Inside Out might be the most creatively unique and interesting film of the year thus far, with a visual style and fleshed out world that is awe inspiring, and makes you appreciate the work of the filmmakers behind a film like this. Everything is well thought out and executed with precision, with the emotions inside Reilly’s head acting and talking in a way which makes us reflect on the type of activity that must be going on in our own heads on a daily basis.
Speaking of the emotions, let’s get into the plot of the movie. We follow Reilly and her family, as they movie from Minnesota to San Francisco, and see what that does to a 12 year old girl who, like all of us, is guided by her emotions (Joy, Sadness, Anger, Fear, and Disgust). However, to add onto the mounting problems facing Reilly in this new scenario life has thrown at her, Joy and Sadness ( who always feels left out because none of the group know what she’s supposed to do) get separated from Headquarters (where all the emotions do their thing) and must find their way back, or else Reilly will be stuck without those emotions, and as we should know, it takes all of our emotions to make up our personality and who we are.
The strength of this film lies in world building, and how they set up the world inside Reilly’s head, such as the system that’s in place for storing different memories, along with the stylistic representation for Headquarters in itself, and how each emotion implements their will on whatever situation in Reilly’s life calls for it. Well, they don’t really know what Sadness is good for so they try to keep her as far away from the controls as possible.
Going deeper into this world, we learn about things like imaginary friends and Reilly’s personality based on what is being stored in her head. Everything is done in a very unique and creative way, with precise direction and visually stunning animation. It is a visceral experience from a visual standpoint, and is the type of movie that restore our faith in Hollywood regarding creative and original filmmaking.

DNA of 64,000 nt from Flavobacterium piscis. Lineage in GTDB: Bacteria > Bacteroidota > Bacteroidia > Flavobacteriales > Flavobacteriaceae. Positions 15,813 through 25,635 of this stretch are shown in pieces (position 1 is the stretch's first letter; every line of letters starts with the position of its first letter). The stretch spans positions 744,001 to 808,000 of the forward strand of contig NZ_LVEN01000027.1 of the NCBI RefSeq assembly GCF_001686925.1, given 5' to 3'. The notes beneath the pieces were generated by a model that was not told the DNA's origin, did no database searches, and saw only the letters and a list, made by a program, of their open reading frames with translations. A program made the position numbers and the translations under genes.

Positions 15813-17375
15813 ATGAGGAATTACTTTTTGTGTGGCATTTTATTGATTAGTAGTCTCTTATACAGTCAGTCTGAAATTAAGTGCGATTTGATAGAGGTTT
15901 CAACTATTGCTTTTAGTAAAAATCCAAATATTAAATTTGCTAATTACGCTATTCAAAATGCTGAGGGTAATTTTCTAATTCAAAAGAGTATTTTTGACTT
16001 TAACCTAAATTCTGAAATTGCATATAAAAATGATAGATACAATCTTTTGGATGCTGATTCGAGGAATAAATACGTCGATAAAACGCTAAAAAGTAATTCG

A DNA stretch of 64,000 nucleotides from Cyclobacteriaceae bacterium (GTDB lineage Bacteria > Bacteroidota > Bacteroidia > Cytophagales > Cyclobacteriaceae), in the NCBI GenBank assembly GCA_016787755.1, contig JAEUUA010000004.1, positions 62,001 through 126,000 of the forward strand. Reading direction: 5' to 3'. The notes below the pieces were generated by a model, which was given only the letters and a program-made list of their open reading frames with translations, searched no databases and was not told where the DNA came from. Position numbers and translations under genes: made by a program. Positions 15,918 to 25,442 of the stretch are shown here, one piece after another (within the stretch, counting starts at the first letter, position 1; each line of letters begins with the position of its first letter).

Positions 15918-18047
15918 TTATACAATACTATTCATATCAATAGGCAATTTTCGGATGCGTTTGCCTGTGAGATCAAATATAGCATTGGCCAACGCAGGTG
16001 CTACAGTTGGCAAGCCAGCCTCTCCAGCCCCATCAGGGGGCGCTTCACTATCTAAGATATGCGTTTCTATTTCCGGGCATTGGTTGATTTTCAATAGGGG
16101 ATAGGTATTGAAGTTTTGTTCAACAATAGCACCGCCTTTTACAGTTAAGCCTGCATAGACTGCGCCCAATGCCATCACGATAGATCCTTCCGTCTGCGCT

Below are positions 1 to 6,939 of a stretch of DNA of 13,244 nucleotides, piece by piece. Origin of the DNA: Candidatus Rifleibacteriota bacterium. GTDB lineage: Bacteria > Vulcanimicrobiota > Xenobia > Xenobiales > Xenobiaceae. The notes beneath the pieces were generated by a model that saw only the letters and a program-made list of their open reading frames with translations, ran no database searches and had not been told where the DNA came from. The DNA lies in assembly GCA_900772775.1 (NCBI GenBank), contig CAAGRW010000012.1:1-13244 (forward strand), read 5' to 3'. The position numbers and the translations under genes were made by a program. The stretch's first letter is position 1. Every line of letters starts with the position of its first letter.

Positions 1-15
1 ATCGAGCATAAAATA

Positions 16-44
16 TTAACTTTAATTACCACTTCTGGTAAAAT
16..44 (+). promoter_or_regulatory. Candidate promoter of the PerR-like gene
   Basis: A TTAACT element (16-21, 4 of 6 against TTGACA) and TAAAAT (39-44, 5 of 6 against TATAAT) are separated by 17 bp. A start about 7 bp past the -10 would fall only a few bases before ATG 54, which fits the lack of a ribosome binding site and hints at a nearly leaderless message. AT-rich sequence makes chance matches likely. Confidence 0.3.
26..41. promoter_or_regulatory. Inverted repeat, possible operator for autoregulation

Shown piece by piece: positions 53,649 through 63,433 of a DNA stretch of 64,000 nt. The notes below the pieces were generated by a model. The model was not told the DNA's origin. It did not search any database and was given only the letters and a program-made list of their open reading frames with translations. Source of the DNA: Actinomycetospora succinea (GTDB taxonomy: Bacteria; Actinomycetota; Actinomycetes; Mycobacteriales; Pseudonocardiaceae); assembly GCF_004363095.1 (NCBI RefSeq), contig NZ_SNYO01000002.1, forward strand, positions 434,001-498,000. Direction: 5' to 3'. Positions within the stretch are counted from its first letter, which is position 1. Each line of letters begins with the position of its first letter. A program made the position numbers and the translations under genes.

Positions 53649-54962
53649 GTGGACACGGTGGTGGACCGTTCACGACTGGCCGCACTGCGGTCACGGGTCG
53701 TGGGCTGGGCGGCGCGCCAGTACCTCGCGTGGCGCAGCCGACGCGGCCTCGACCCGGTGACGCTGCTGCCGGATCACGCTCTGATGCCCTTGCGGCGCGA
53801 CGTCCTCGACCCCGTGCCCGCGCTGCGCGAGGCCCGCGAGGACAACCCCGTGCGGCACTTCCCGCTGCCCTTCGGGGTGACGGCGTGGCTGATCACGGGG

With all of that being said, this film is not without its faults, and these faults show themselves in the actual narrative elements of the film. This film is remarkably creative, yet decides to tell a very familiar and cliché story. The film takes a turn, not necessarily for the worst, but more like for the not as good, when Joy and Sadness get lost in the confines of Reilly’s head and must find their way back to Headquarters. The film takes a slight dip because it feels like the filmmakers took the easy way out.
The story goes from watching these emotions interact and control Reilly’s life, to the three remaining emotions (Anger, Fear, Disgust) miserably failing without Joy and Sadness, and Joy and Sadness must learn more about each other to ultimately learn their own place within Reilly’s head. It is a story that’s been done before, and yes, while Joy and Sadness are exploring the confines of Reilly’s head on their way back to headquarters, the world around them is intricately set up and defined, yet the story this film focuses on, exploring the relationship between Joy and Sadness, is too simple and familiar, which didn’t resonate with me as an audience member as much as it could have. The film was still enjoyable and had a sense of wonder, but it lost its edge when it fell into that very familiar story.
With all of that being said, I will give this movie credit for taking some turns in the narrative which you would not expect, and these turns took place outside of the adventure of Joy and Sadness, since there weren’t many surprises there. Life without Joy and Sadness back in headquarters forces the other emotions to try and fill in, and the different directions that this takes Reilly’s characters seemed a little more mature and interesting than one would expect from a film aimed primarily at kids,
Overall, this was a solid, good film, yet it left me a little disappointed because it could have been great. The creativity and world building of the film, however unique and well done, couldn’t make up for the familiarity of it all, which in return failed to resonate with me much. I left the theater enjoying what I saw, yet disappointed in what could have been.